Stocks pulled back last week, but there are signs that the bulls remain in control.
The S&P 500 fell 0.8 percent, while the Nasdaq-100 slid just 0.5 percent. It was the first time in five weeks that the technology-heavy Nasdaq outperformed the S&P 500. It could be important because major Nasdaq companies like Apple (AAPL) and Tesla (TSLA) have struggled lately as investors pivot to “value stocks” that benefit from the economy reopening.
Several other notable things happened last week. Most suggested positive trends continued or accelerated:
Interest rates have been a major concern in the last month because a rebound in the economy has pushed Treasury yields back to their highest levels since the start of the coronavirus pandemic. The Federal Reserve acknowledged the recovery by raising its yearly growth forecast from 4.2 percent to 6.5 percent. But it also kept a pledge to keep short-term interest rates low through 2023.
|Biggest Gainers in the S&P 500 Last Week|
|United Airlines (UAL)||+8%|
It’s perhaps the most bullish policy in the central bank’s history. Jerome Powell will let inflation inch higher without slamming on the brakes as ex-chairman Paul Volker famously did in 1981. That creates the potential for companies like financials, retailers and industrials to profit from an accelerating economy. It can additionally support high-multiple technology stocks that often struggle when rates increase.
Powell will remain in the news this week because he’ll testify before Congress tomorrow and Wednesday. Other Fed officials including Lael Brainard, Raphael Bostic, Thomas Barkin, Randall Quarles, Mary Daly and John Williams also have speeches scheduled.
Cboe’s volatility, the “VIX,” ended Wednesday at 19.2 after the Fed meeting. While it subsequently rebounded, it was the first close below 20 since February 21, 2020. Lower VIX readings can suggest investors are less worried about stocks declining. It can also let portfolio managers take larger positions in the market.
Other milestones last week were new record highs for the Dow Jones Industrial Average and S&P 500. The Dow made its initial foray above 33,000, while the S&P 500 neared 3984 for the first time.S&P 500 index, daily chart, showing potential support and 21-day exponential moving average (EMA).
The S&P 500 held some potentially important levels when it pulled back. Friday’s 3887 low was less than 2 points from support levels on February 10 and 18. It also managed to close above the 21-day exponential moving average (EMA) after testing below it.
Communications were the top-performing sector last week. This bucket of stocks, established 2-1/2 years ago, includes major Nasdaq companies like Alphabet (GOOGL), Facebook (FB) and Netflix (NFLX).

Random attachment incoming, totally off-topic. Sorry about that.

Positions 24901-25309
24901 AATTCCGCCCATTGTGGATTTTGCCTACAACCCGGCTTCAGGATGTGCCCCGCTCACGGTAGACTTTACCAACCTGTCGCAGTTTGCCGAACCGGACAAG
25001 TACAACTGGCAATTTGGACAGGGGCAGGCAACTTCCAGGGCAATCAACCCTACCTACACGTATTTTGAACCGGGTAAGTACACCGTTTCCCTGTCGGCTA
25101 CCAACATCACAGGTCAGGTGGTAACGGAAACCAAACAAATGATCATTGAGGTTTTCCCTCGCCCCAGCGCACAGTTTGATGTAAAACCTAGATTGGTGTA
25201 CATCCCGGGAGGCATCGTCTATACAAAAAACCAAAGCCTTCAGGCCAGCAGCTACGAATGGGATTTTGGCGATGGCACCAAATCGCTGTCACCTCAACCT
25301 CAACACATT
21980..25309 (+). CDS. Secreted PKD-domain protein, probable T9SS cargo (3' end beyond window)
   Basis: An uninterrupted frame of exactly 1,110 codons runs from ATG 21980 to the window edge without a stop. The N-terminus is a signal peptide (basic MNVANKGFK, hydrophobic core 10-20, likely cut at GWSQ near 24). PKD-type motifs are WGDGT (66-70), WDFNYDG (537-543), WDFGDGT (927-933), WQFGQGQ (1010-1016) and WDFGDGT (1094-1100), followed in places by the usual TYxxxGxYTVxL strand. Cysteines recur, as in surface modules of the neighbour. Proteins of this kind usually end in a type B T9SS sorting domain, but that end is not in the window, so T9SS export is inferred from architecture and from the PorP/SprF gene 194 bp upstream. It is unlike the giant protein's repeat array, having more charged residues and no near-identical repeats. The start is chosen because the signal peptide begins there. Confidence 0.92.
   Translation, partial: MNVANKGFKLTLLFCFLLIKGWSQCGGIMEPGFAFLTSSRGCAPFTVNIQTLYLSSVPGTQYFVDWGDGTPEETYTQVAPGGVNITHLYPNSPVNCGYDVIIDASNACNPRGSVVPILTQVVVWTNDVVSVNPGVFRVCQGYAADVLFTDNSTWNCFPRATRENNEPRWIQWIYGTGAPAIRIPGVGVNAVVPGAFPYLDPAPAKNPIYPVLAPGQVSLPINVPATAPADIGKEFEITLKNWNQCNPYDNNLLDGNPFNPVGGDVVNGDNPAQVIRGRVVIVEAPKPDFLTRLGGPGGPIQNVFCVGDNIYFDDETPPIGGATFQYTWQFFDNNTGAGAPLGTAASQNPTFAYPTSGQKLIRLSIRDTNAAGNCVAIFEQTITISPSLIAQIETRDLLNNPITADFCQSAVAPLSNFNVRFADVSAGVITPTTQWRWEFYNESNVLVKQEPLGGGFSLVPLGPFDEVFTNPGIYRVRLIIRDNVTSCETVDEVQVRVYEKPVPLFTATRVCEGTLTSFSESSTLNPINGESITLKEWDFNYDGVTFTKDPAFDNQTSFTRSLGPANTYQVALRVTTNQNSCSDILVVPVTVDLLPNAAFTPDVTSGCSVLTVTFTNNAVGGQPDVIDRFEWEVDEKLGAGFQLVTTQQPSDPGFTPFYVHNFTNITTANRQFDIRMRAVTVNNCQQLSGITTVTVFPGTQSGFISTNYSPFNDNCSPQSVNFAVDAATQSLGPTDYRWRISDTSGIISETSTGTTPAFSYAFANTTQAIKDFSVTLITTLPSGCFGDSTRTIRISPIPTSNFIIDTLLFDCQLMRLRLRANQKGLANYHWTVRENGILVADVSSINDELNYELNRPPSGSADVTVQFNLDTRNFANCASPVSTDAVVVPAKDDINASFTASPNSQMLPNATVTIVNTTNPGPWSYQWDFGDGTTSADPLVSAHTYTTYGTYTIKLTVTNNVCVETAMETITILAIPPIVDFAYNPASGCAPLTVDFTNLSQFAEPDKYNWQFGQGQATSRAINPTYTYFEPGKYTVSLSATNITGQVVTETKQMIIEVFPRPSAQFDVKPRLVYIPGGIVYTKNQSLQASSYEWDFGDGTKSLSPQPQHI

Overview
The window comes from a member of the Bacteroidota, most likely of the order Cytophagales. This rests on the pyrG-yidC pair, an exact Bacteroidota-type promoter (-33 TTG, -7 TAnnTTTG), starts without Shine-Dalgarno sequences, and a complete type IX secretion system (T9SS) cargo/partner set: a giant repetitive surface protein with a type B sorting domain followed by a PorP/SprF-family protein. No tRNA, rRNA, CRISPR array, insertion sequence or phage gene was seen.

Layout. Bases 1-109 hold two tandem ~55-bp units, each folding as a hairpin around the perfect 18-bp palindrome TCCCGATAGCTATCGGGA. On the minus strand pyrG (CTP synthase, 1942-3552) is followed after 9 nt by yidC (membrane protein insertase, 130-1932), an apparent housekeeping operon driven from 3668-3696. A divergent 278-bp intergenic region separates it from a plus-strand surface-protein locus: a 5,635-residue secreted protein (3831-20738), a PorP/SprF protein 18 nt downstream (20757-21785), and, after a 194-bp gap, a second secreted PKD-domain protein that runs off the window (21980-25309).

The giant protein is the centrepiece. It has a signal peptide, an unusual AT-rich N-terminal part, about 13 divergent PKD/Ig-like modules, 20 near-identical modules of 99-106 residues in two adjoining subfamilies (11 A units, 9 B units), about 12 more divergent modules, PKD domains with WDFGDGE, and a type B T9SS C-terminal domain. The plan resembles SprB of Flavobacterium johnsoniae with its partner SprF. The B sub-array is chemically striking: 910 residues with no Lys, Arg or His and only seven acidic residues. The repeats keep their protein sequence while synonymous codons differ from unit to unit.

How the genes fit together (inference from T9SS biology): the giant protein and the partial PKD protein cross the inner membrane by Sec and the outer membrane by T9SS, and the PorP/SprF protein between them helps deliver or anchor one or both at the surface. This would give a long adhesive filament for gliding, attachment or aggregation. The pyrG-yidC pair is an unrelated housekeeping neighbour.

FB was one of the top performers last week, rallying 8.1 percent after CEO Mark Zuckerberg said his social-media platform could emerge stronger after Apple (AAPL) changed privacy rules. That’s the opposite of his grim predictions last year.
Discover (DISCK), another communications stock, was the S&P 500’s second-best gainer last week.
Homebuilders, gold miners and semiconductors also climbed last week. Energy, metals, financials and small-caps lagged.
Another big story came from the Transportation Security Administration: Airport screenings are now firmly back above 1 million per day. That’s a huge improvement from the second half of 2020, when when they were routinely below 800,000.
Other headlines confirmed the trend. JetBlue (JBLU) called flight attendants back to work and raised guidance. American Airlines (AAL) CEO Doug Parker said bookings are the strongest since the crisis began.
Meanwhile, government data shows the Covid death rate is down to its lowest levels since early November.
|Biggest Decliners in the S&P 500 Last Week|
|Eli Lilly (LLY)||-11%|
|NRG Energy (NRG)||-11%|
Merger activity fell the last three years and slowed even further in early 2021. But recent weeks have brought signs of a rebound. Last week saw insurance company Chubb (CB) bid $23 billion for smaller rival Hartford (HIG). It followed M&T Bank’s (MTB) $7.6 billion purchase of People’s United Financial (PBCT) and Goodyear Tire’s (GT) $2.8 billion grab of Cooper Tire (CTB).
The trend continued over the weekend when Canadian Pacific (CP) dropped $25 billion for Kansas City Southern (KSU). It would create a railroad network spanning 5,000 miles from Alberta Province to the Pacific Coast of Mexico.
Mergers could be interesting to watch as confidence recovers from last year’s crisis. That’s especially true because of the strength in value stocks and small caps — the type of companies that could be targeted by buyers.
This article was written by David Russell, TradeStation Securities, Inc., part of the Monex Group Inc, published on 22/03/2021.
David Russell is VP of Market Intelligence at TradeStation Group. Drawing on nearly two decades of experience as a financial journalist and analyst, his background includes equities, emerging markets, fixed-income and derivatives. He previously worked at Bloomberg News, CNBC and E*TRADE Financial. Russell systematically reviews countless global financial headlines and indicators in search of broad tradable trends that present opportunities repeatedly over time. Customers can expect him to keep them appraised of sector leadership, relative strength and the big stories – especially those overlooked by other commentators. He’s also a big fan of generating leverage with options to limit capital at risk.
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